* * *

And, as an added bonus, Singer's thoughts on gold:

There are many current theories as to why the price of gold had been drifting down and then collapsed in mid-April. We are trying to sort out various possible explanations, but we urge investors to be cautious in their thinking about what circumstances would likely cause gold to rise or fall sharply. The correlations with other assets in various scenarios (risk on or off, economic normalization, inflation, the rise and fall of interest rates, euro collapse) may shift abruptly as the macro picture evolves. Many people think that if stock markets continue rising, and/or if the U.S. and Europe restore normal levels of growth and employment, then the rationale for owning gold is weakened or destroyed. This perception may be correct, and it is certainly a topic that is currently much discussed, but ultimately another set of considerations is likely to dominate.

The world is on a seemingly one-way trip to monetary debasement as the catchall economic policy, and there is only one store of value and medium of exchange that has stood the test of time as “real money”: gold. We expect this dynamic to assert itself in a large way at some point. In the meantime, it is quite frustrating to watch the price of gold fall as the conditions that should cause it to appreciate seem more and more prevalent. Gold may not exactly be a “safe haven” in the sense of an asset whose value is precisely known and stable. But it surely is an asset that, in a particular set of circumstances, becomes a unique and irreplaceable “must-have.” In those circumstances (loss of confidence in governments and paper money), there are no substitutes, and the price of gold may reflect that characteristic at some point.

0
Your rating: None
 

- advertisements -

Comment viewing options

Select your preferred way to display the comments and click "Save settings" to activate your changes.
Fri, 05/03/2013 - 19:36 | 3528964 New_Meat
New_Meat's picture

bastards!

Fri, 05/03/2013 - 19:48 | 3528984 freewolf7
freewolf7's picture

This is well thought out.
Never underestimate the enemy.

Fri, 05/03/2013 - 19:52 | 3529007 jbvtme
jbvtme's picture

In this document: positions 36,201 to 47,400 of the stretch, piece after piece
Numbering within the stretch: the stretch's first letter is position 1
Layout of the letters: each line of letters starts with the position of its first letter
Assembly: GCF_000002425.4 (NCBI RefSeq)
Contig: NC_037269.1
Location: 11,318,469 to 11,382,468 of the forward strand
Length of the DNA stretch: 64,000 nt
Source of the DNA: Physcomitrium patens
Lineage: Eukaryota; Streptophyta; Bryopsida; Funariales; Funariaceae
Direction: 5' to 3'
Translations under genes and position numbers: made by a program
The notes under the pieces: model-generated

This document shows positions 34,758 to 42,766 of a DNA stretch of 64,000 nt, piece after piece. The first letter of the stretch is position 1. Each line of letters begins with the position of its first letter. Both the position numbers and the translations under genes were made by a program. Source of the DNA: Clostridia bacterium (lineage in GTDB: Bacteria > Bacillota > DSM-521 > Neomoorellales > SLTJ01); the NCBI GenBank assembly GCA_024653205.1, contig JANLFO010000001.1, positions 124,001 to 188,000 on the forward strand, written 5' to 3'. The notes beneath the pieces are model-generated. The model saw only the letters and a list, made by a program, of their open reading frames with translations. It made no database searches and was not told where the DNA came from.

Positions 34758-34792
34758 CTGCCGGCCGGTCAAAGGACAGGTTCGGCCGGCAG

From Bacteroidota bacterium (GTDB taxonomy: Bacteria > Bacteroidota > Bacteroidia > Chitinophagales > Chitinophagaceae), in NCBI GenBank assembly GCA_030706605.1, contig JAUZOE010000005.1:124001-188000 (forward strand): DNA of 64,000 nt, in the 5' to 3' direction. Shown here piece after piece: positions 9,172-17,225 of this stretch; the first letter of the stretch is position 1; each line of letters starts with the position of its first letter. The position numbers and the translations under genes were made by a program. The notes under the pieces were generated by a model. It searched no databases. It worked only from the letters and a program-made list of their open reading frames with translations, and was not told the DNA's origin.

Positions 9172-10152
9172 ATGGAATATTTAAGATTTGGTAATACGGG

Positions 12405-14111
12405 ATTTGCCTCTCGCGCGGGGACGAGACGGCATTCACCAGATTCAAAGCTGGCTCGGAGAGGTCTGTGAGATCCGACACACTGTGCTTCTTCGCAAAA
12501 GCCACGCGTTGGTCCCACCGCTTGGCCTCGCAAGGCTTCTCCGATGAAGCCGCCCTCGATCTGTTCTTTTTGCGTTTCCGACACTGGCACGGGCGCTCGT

how do you post a picture?

Fri, 05/03/2013 - 20:20 | 3529077 The Navigator
The Navigator's picture

YOU can't - there's only a handful of posters that have that ability. You can include a hyper link to a pict or web page.

 

 

Fri, 05/03/2013 - 20:29 | 3529099 flacon
flacon's picture

 

The "price" of gold is what you can sell it for. Currently the price that you will receive for one ounce gold eagle is: $1,513.00. The paper price is still not too far behind, but I expect the divergence to increase exponentially - $1,470.00.

 

The price you will receive from one silver eagle is: $27.28, but the paper price is $24.13. That's physical metal at a 13% premium to paper. That's nothing to laugh at. But I'm waiting for my billion/trillion/septillion percent pemium.... it happened in Zimbabwe and there is no reason why it can't happen here. 

 

Fri, 05/03/2013 - 21:09 | 3529193 CompassionateFascist
CompassionateFascist's picture

Keep on printing. Our "society" - Ponzi scheme monitized debtconomy, Zionist-collectivist politics, Hollywood Kosher Culture of Death - is beyond saving. This Crash must echo through the Ages. And it will. 

Sat, 05/04/2013 - 04:20 | 3529728 Supernova Born
Supernova Born's picture

double, sorry

Sat, 05/04/2013 - 04:20 | 3529729 Supernova Born
Supernova Born's picture

IIRC, Greenspan said on CNBS (Squawk Box) that the LIBOR was THE thing to watch to discern the direction of the economy. I'd bet a dollar he KNEW it was manipulated when he said it.

Somewhere there is a clip of that eternally memorable moment. One can wish?

Fri, 05/03/2013 - 22:34 | 3529383 dark pools of soros
dark pools of soros's picture

not if you are selling to a dealer you wont... if you can find a buyer on your own you get those prices

Fri, 05/03/2013 - 20:29 | 3529103 Jendrzejczyk
Jendrzejczyk's picture

Go to a different website.

Fri, 05/03/2013 - 20:01 | 3529040 Sam Clemons
Sam Clemons's picture

Create the problem. Offer the solution.